I got tired of the steady stream of "U.S. as Rome" comparisons months ago, not only because the blogosphere seems to produce several new ones each day, but also because most of them—even a few of those written by apparent professionals—read like comparison-and-contrast essays for a high school English class. Some mangle basic facts of the history of the United States, ancient Rome, or both. Most distastefully, a disturbing number are noticeably steeped in schadenfreude. Unlike Walker or Cullen Murphy, they don't offer analyses on the shared problems and strengths of two states separated by two thousand years of history, but are instead rhetorical cudgels wielded against America's alleged self-image. The Romans got what was coming to them, and so will America, or so goes the thinking.

Terry Jones (of Monty Python fame), who has reinvented himself as a popular historian, has been a celebrity standard-bearer for this phenomenon with his various television programs about ancient Rome and its neighbors. Tony Keen observed last summer that Jones seemed at least as concerned with allegory as documentary:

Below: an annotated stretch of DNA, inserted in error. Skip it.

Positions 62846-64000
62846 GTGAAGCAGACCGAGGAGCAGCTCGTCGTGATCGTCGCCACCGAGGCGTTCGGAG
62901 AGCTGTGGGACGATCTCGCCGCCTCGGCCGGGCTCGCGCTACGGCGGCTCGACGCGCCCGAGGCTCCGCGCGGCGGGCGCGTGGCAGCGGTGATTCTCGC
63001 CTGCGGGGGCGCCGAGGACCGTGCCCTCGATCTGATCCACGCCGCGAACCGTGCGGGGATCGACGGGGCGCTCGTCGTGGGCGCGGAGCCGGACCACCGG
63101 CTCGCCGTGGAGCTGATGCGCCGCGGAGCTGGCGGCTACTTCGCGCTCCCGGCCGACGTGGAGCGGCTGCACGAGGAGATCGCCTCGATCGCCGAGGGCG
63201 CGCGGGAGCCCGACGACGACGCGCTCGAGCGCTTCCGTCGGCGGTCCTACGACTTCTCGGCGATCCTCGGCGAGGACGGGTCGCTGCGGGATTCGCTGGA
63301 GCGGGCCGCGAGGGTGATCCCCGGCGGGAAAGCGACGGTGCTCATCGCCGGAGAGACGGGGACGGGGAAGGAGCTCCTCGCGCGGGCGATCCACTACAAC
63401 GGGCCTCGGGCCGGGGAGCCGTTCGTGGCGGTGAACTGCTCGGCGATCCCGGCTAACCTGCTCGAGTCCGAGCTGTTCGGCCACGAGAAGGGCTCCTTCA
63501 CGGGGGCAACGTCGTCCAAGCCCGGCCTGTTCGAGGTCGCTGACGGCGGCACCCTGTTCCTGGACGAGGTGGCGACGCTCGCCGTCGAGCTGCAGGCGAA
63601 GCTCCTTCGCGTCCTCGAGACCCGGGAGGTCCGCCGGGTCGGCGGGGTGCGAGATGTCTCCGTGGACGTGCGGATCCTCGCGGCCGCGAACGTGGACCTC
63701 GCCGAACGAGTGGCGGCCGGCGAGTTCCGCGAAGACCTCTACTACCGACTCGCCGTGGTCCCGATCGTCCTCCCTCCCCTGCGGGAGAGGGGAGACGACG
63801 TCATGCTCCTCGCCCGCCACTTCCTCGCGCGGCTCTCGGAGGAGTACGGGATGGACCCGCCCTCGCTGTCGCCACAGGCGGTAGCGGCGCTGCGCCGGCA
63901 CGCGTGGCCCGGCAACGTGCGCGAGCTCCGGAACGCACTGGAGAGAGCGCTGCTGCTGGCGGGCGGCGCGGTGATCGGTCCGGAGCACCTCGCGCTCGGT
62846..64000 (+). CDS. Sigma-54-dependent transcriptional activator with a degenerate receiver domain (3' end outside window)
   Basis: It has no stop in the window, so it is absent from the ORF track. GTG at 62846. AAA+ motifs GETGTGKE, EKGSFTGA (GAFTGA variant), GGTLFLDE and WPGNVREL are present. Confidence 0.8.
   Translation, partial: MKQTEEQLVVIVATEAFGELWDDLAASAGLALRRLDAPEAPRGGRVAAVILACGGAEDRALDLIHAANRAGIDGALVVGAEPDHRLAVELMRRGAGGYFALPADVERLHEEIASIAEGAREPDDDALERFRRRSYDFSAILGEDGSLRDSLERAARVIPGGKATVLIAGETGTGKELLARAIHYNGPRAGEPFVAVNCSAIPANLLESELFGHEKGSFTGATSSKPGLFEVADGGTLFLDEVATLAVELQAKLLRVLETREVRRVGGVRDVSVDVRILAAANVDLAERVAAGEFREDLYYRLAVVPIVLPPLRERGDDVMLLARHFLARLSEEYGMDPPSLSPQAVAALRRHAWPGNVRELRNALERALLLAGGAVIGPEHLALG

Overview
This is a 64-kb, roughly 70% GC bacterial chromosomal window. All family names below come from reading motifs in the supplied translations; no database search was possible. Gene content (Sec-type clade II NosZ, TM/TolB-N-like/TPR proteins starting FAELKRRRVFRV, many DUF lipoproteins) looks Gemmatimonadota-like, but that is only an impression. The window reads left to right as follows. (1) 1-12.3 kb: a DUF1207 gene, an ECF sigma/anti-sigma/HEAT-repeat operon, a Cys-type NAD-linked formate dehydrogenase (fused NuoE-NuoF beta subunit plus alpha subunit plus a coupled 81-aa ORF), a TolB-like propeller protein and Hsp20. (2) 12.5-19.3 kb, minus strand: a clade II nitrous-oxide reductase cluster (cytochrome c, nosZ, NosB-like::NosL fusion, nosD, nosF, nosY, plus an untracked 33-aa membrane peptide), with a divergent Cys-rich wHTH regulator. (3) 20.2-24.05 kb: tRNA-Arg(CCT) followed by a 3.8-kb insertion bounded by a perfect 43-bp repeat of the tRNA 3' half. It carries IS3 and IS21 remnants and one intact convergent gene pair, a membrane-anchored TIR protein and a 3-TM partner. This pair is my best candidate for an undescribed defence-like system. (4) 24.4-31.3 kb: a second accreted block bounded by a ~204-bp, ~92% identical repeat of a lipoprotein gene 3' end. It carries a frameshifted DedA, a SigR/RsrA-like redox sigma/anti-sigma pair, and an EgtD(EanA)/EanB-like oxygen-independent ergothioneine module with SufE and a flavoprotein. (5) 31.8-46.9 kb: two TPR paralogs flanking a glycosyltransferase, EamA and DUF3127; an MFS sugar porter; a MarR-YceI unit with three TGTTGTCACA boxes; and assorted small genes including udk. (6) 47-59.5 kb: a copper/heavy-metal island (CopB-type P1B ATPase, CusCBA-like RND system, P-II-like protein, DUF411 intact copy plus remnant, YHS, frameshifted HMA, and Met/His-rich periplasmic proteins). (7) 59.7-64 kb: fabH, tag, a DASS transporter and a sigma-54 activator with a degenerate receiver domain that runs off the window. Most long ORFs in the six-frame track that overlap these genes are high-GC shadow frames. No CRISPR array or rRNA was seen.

Jones has an agenda, of course, one some right-wing commentators predicted early on, and which emerges most strongly in the programme on the 'barbarians' of the east. That agenda is the equation of ancient Rome with the modern United States. So, the Roman occupation of north-west Europe is a 'war on the Celts', and he talks of how the Romans came a cropper in the Middle East, just as the Americans are now doing (Jones doesn't say this out loud - he doesn't have to). (Here, Jones has his cake and eats it - the Parthians beat the Romans because their values were utterly different from Rome's, whilst the Sassanians prevailed through being exactly the same as the Romans, only more so.) As it happens, I tend to agree with Jones' opinion of the foreign policy of the Bush administration. But this simplistic equation helps us understand neither Rome nor America.
Ah, yes. George W. Bush. America was such a swell old superpower until he came along in 2001 and mucked it up with his darned unilateralism. If only we could have that America back. But then, here's Eddie Izzard, performing in San Francisco in 1998: